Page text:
Positive Aging

The Fuel for a Fantastic Future

create a satisfying future

We all want to enjoy life, but as the end of it draws nearer, that desire takes on more urgency. What will it take to create a satisfying future?

Even though we are in our early 60s, my wife and I have been thinking about our vision for retirement for about a decade. Our ideas evolved and slowly gelled as we kept asking ourselves what we would need to really enjoy the final act in our lives’ play.

The list of things I don’t want to do was long, so I concentrated on those that I love. What floated to the top was performing. I love to act. However, performing opportunities don’t come around regularly.

I enjoy reading. I am rarely without a book (on my iPhone or iPad) in my hand.

Finally, I am easily bored, so I never plan to voluntarily stop working.

This introspection eventually led to an epiphany. Why not create a podcast in which I both read and perform short stories? So, in October, I began my retirement avocation: a podcast called Litreading (litreading.com). This soon led to another short story podcast—for kids—called Readastorus (as in “read a story to us”). Now I have something that I will likely relish doing until I am no longer able to utter coherent sentences.

However, I would not have been able to embark upon this new endeavor without one crucial thing: money. A studio costs money (luckily, I already had one). There is a monthly cost for hosting the podcasts. Then there is the added expense of editing (which I could do myself, but it’s a time-consuming process). Thankfully, the costs haven’t been excessive, but for many, paying the monthly bills could be a challenge.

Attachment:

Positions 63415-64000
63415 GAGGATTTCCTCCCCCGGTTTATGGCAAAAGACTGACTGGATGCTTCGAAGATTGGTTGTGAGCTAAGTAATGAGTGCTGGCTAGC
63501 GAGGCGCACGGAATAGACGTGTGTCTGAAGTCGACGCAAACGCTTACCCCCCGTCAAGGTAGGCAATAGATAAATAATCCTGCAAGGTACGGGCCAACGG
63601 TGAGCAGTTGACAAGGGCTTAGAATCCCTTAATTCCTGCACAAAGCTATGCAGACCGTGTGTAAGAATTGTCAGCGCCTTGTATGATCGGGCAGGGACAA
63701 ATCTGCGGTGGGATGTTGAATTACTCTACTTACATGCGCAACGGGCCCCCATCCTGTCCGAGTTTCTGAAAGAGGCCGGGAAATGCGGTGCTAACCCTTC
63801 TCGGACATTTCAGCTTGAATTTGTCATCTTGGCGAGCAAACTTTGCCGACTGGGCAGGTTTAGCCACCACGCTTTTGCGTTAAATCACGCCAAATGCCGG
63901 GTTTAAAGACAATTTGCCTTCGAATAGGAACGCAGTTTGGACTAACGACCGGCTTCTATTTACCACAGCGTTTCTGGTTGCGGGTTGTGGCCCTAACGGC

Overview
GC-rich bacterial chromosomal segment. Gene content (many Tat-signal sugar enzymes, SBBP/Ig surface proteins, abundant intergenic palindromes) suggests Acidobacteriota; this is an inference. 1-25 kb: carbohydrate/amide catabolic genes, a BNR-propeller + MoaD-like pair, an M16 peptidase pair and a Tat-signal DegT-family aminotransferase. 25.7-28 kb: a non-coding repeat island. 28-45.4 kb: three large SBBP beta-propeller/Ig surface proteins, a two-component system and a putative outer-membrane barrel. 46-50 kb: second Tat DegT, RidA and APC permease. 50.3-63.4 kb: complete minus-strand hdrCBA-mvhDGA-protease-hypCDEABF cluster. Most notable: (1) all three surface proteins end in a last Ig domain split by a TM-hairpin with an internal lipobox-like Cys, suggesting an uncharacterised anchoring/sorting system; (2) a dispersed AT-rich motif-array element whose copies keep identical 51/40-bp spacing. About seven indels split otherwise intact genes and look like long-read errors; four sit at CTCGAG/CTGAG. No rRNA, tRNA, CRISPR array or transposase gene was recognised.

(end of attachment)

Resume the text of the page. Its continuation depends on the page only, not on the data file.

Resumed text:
Next came the matter of where to live. There are myriad “best places to retire” lists, but we wanted a place that was right for us. A community for my wife, some arts for both of us, affordability for me (there’s that money issue again).

We love the place we live now for several reasons, but it is missing a few of our smaller wants and it’s definitely not affordable. I believe it’s foolish to live somewhere that might cause future financial stress when there are so many incredible places to live that cost so little.

The last thing we need as we grow older—and, inevitably, frailer—is fiscal anxiety. So, part of the search had to involve affordability. To determine our financial comfort zone required a little thought and a bit of guesswork.

We wanted to find a home that will allow us to survive on our Social Security payments (starting at age 70, when they will be dramatically higher). In that way, we could use the income from our investments to thrive—and, if need be, protect against unexpected expenses.

I’m happy to report that we recently managed to find what we believe is just the right place to live our third act (or fourth quarter). On a recent trip, we ran across a beautiful house in a small, arts-oriented town for less than the equity in our current home (although we will likely make payments on our new 3.625 percent mortgage and invest the gain from our old house to try and make a bit more).

Again, money drove much of our quest for an enjoyable future as we asked ourselves these critical questions: How much do we have now? How much income will we have when we are no longer earning? What will it cost to live out the rest of our lives securely? After that, will we have enough left over to pursue those things that give us joy?

After answering all of those questions, I am more confident than ever before that a fantastic future awaits.

The host of the nationally syndicated Don McDonald Show for over 20 years, Don now co-hosts Talking Real Money with Tom Cock on Seattle’s KOMO radio Saturdays at noon (talkingrealmoney.com). Don also publishes the investing magazine, real investing journal (realinvestingjournal.com)

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